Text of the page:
I’ve driven through Eagle Lake many times and seen Austin’s BBQ but it had never been open and I had come to the conclusion it had gone out of business since the publication of Robb Walsh’s Legends of Texas Barbecue. But one Saturday last winter as I rolled through town I spied smoke and pulled right in. That was when I first saw the sign on the side of the building, well back from the street, that they’re only open Thursday, Friday and Saturday.
Four days out of the week, Austin’s looks like an abandoned filling station, but on Thursday, Friday and Saturday, they open up the former service bays and roll out these big smokers and get to smoking.
I was not at all hungry but I really wanted to sample some of their wares while I could so I ordered a sliced beef sandwich. It was a very large sandwich on a big, soft, fresh bun; the meat had a 1/8" smoke ring and was tender, juicy and smoky, and the fixings included pickles, onions and sauce. My sandwich could have used a little more meat to fill up that big bun but it was good. There are some tables in a fenced in, covered area on the other side of the building but it was very chilly that day and I ate in the car. In fact every time I’ve been to Austin’s it’s either been miserably rainy or miserably cold and I’ve eaten in the car. There’s barely room inside the building to sidle along between the front wall and the counter to place your order.
Judging great Texas Q by a sliced beef sandwich is a mistake as far as I’m concerned and the only conclusion I drew from my first visit was that Austin’s was good enough to warrant another visit, so a couple of weeks later I made a special trip out to Eagle Lake and got a plate with one of their 2 varieties of potato salad and some beans on the side. I had re-read Walsh’s comments in the meantime and been reminded sausage is their best offering; Walsh also recommends avoiding the sauce but I come from a long line of DIYers and had to sample it for myself.
The brisket had less smoke ring than before but still was above average I’d say, but not really remarkable and it didn’t stand up to the sauce very well. The sauce is very tomato-ey and has the consistency of ketchup and I did not care for it. The potato salad was very good, better than what you get at many Q joints, and obviously home-made; the beans were very basic pintos with no special seasoning and were actually a little underdone so there’s no question they don’t just open up a can and dump these in a pot.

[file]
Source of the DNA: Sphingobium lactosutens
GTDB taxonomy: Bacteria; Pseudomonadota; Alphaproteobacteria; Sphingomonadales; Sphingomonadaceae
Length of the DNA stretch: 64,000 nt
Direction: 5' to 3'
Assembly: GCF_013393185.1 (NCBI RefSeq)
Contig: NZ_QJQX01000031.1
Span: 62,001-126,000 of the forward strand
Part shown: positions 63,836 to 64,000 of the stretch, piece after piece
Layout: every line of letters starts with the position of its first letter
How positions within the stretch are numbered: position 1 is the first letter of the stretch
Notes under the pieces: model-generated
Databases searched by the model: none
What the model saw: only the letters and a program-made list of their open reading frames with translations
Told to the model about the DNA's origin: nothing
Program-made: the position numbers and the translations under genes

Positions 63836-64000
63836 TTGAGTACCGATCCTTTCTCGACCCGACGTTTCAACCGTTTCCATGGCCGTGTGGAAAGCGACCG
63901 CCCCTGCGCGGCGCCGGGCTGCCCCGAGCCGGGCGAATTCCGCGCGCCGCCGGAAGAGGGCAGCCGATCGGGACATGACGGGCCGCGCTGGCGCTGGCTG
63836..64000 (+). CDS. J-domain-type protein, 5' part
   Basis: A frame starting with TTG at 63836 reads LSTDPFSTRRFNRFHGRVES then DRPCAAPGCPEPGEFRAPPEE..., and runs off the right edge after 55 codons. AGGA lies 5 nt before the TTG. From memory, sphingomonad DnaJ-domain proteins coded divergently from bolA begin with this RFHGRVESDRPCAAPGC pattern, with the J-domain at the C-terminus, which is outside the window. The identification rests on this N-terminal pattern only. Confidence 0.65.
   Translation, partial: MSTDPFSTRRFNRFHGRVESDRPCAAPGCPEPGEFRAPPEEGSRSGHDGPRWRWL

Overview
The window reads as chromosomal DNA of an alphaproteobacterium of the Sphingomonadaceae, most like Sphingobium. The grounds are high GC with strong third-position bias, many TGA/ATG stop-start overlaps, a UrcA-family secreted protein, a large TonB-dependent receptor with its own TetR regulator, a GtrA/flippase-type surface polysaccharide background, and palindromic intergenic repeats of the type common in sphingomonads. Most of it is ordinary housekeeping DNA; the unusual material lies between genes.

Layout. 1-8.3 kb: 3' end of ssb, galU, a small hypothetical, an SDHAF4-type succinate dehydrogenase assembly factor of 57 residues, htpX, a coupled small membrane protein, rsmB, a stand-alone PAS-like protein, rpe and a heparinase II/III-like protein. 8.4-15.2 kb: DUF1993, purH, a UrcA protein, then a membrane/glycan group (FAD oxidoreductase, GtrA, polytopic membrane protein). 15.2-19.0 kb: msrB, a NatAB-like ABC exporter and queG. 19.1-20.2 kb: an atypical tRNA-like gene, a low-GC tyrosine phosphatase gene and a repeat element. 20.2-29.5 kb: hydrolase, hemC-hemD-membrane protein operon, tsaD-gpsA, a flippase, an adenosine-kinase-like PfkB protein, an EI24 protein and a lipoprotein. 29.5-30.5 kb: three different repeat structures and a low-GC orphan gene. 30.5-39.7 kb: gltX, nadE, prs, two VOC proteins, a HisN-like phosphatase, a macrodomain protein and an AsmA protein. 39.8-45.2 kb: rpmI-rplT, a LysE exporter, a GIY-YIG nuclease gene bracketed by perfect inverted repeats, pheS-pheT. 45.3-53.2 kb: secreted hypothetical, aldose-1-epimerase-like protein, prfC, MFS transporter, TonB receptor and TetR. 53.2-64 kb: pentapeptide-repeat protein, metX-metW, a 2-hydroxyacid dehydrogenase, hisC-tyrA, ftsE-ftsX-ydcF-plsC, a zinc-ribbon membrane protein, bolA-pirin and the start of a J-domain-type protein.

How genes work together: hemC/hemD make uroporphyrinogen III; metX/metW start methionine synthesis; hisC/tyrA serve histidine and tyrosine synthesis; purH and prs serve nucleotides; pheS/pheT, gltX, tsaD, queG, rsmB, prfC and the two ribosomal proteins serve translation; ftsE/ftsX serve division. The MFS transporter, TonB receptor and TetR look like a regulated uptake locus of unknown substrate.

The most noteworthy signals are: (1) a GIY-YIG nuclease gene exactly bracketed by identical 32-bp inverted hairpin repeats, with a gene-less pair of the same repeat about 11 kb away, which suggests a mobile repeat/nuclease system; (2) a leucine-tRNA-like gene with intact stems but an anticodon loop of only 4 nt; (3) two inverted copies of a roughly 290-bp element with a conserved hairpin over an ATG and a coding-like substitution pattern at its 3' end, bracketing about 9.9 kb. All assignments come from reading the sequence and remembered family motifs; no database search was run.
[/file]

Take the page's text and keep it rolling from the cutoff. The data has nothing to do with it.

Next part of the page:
The highlight of the meal was the awesome sausage. I was so enthused by the sausage that I made a note to myself that it was quite possibly second only to Louie Mueller’s in Taylor. That’s very high praise and since I’ve had it several times now I do include it in my Top 4 of sausages at Texas BBQ joints (the list also includes Mueller’s, Black’s, and City Market in Luling). Though the sausage stood up to the sauce okay it would have been much better without it.
On still another visit I had a sausage plate and just opening it up brought a big smile to my face not only from the aroma but just the appearance of the food. I knew just by looking at that sausage it was going to be great. The sides included more of the home-made mayo potato salad - note the large chunks of potato - the salad also includes sweet red and green bell peppers and they also have a mustard potato salad. The slaw is of a creamy, sweet variety and I prefer vinegary but this was very good, ice cold and obviously freshly made, the cabbage still good and crisp. Unfortunately they didn’t hear me when I said to hold the sauce but at least the sausage wasn’t swimming in it.
The special of the day on one of my visits was fried catfish and it looked pretty pathetic. A sign on the door on a couple of visits indicates they serve cabrito on occasion but it’s never been available when I’ve been there. I understand they raise their own goats and only occasionally slaughter one.
I brought some of their sausage home after one visit. They make 2 varieties, pork and pork with jalapeno but it’s only partially cooked and I didn’t go to the trouble to get out the smoker to prepare it and it’s not as good as what I had at the joint – it needs more smoke flavor.
Besides their own product, I’ve seen some sausages from Eckermann’s in New Ulm for sale; Eckermann’s is available in some Super WalMarts in the Houston area, Fiesta, Kroger, HEB and Brookshire Brothers are also listed on their website. It’s a pretty decent sausage in it’s own right but it’s no match for Austin’s.
If you’re headed west thru Eagle Lake on US 90A, Austin’s is on your left just before 90A veers off to the left and FM 102 goes straight into the old part of downtown Eagle Lake. On a recent visit I noticed the sign in the window indicates they’re open for a few hours on Wednesday and Sunday around lunch time.
Tuesday, July 22, 2008
The Texas Sausage Trail - Austin's, Eagle Lake
Labels: Q, Road Trips, The Texas Sausage Trail
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